At the very beginning of 2014 I decided to start to track my reading habits and share the best stuff here, on Baeldung.
Curating my reading has made it more purposeful and diverse – and I'm hopefully providing value to you as well by allowing the best content of the week to raise to the top.
Here we go…
1. Java and Spring
New Java 9 features were announced this week. We knew modularity was the main focus, but we didn't know logging is getting a facelift and the GC options a bit of a cleanup.
The basics of dealing with time in Java – good stuff.
I like this blog – it's almost always something I find bookmarking after I read it. This one is about the details of how to handle canceling ongoing work happening inside a thread.
I have only vague recollections of doing this a few years back – and unfortunately I didn't take notes. Turns out I can just refer back to this piece.
Practical suggestions to follow when working with thread pools. Even one hidden behind the Springs @Async abstraction will benefit from a lot of these points. All in all, if you're using them, go read this one – you'll save yourself some time.
Interesting snapshot of the Java ecosystem by voters from Devoxx 2014. Worth a quick read.
Of course new Spring recordings from SpringOne came out this week:
2. Technical and Musings
Continuous Deployment is the way to go – I don't think anyone would argue with that. Getting there though is a different story – this piece is a quick and to the point maturity model for CD – a very useful thing to keep in your back pocket when you're setting up Jenkins for your next project.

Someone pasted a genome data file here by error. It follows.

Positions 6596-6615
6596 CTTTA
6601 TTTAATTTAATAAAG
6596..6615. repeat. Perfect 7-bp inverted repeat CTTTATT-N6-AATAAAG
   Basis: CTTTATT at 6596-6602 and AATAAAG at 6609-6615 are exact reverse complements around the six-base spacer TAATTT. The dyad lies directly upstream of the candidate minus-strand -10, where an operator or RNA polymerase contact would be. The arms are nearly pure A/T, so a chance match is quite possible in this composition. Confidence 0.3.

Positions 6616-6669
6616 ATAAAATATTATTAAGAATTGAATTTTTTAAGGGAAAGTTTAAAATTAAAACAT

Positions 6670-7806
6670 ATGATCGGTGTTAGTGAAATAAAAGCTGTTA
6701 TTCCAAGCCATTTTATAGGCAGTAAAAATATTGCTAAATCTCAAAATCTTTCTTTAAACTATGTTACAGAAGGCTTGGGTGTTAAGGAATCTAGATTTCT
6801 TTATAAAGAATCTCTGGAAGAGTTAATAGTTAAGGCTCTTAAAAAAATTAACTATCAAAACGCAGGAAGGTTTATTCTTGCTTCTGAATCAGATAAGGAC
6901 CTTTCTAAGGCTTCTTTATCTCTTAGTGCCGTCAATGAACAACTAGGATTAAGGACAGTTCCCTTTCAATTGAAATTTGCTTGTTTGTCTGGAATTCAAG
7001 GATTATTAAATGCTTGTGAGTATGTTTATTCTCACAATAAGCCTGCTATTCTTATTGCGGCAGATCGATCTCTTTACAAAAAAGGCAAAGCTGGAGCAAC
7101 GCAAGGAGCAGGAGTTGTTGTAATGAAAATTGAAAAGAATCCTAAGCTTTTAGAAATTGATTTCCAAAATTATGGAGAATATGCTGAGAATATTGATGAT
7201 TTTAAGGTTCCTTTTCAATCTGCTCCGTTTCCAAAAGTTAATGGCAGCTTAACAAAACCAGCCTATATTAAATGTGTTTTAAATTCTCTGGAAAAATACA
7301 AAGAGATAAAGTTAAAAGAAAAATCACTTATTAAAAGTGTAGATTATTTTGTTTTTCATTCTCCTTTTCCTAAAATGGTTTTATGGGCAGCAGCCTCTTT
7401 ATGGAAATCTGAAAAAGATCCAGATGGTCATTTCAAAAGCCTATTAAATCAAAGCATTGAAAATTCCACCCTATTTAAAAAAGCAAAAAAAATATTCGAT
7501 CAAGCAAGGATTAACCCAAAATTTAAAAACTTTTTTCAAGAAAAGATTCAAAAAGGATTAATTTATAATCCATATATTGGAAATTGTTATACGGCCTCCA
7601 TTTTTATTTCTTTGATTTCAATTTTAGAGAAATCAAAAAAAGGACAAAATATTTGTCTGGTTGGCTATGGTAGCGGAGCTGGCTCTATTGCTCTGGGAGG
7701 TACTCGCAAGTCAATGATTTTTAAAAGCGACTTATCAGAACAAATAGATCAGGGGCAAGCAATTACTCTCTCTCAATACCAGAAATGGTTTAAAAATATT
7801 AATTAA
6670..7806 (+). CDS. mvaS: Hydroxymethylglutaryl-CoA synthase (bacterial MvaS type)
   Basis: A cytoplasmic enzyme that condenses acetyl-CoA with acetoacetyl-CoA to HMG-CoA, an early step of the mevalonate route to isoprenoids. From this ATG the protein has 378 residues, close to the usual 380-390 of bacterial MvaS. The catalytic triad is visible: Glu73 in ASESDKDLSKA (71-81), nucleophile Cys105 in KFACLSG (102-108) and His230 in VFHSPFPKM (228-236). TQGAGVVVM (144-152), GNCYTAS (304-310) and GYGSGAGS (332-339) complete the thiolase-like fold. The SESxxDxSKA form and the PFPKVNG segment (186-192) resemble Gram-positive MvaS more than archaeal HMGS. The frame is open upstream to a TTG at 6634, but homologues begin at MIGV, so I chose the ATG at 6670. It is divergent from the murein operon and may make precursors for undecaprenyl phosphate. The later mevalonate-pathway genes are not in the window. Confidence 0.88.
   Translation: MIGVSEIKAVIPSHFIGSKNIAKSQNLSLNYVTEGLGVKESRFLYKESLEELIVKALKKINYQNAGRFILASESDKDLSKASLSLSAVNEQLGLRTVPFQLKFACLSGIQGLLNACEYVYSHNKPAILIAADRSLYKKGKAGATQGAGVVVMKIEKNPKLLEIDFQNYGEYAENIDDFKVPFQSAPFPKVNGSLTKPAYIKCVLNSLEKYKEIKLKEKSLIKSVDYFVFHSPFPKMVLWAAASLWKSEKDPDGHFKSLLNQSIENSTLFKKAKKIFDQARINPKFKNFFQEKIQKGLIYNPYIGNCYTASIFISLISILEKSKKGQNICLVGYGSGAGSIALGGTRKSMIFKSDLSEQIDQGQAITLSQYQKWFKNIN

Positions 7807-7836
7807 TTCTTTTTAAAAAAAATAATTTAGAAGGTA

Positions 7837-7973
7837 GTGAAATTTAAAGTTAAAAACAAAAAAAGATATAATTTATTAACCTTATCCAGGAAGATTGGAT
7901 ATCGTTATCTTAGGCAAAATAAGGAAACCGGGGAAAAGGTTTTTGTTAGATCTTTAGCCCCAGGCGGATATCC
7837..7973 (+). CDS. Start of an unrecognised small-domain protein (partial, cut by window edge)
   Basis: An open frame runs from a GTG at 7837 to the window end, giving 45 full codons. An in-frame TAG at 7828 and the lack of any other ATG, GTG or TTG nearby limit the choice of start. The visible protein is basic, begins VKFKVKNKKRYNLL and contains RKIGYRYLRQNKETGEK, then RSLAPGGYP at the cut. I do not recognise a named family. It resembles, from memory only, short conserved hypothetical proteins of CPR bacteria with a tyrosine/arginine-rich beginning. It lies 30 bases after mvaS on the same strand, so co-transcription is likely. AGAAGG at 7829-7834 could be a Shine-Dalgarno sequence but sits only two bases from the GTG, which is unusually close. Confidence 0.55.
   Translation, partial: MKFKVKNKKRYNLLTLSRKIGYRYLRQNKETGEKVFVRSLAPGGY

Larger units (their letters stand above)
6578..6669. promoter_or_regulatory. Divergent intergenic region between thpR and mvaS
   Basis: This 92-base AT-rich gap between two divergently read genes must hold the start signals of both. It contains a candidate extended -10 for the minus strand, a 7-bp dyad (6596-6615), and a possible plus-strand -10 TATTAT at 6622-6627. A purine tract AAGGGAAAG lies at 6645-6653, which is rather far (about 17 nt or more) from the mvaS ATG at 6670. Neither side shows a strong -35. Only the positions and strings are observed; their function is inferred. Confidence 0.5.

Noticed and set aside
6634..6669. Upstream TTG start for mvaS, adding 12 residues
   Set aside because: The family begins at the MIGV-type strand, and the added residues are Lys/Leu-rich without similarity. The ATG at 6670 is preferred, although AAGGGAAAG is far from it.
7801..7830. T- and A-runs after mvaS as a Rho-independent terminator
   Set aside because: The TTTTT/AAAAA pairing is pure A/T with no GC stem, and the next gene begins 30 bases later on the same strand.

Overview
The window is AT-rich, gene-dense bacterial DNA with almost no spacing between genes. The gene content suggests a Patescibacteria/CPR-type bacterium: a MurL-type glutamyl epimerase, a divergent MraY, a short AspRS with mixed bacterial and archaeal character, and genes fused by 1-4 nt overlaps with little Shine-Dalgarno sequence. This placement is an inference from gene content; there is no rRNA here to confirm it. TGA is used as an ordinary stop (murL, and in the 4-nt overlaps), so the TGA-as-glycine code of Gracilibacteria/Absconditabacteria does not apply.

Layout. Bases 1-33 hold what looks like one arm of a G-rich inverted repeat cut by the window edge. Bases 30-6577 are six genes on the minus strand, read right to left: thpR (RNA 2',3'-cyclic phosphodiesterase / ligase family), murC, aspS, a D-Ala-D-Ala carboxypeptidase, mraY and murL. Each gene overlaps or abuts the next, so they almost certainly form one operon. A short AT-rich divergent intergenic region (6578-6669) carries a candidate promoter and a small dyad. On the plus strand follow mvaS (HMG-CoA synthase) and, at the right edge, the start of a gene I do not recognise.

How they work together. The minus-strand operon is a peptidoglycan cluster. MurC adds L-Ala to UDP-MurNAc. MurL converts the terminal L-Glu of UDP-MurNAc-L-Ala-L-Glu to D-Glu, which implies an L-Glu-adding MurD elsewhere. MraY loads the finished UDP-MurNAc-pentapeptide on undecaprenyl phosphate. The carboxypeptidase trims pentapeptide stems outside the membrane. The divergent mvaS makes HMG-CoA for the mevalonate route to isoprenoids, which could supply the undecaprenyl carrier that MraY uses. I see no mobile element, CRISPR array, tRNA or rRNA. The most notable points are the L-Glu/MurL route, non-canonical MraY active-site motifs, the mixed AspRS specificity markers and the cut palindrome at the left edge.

This presentation-style deck is a very good place to start understanding microservices.
2014 has definitely been a year of growth and adoption for this architectural style, but – based on the number of failure stories that come out recently – it shouldn't be treated as a default go-to.
Regardless, this deck is a balanced and well put together resource.
Very good read on why latency should be part of our discussion about CAP and our reasoning about availability. Definitely worth a read.
The fact that some people naturally add complexity to any scenario and some remove it is one of those things that – once you grok – you start seeing everywhere. And there's worse things to be seeing everywhere – like the number 11 (I knew a guy).
To cut a long story short – like all models, this one is a bit of a simplification, but a very useful one. Useful in the fact that it gives you a good frame to look at your own solutions to a given problem analytically and improve.
Useful tactics on being an effective Tech lead. And effective means not putting distance between yourself and the code – if you stop coding, then you stop being a good lead.
You though I'm running out of good XKCD? Think again:
4. Pick of the Week
I recently introduced the “Pick of the Week” section here in my “Weekly Review”. If you're already on my email list – you got the pick already – hope you enjoyed it.
If not – you should subscribe to get the next one.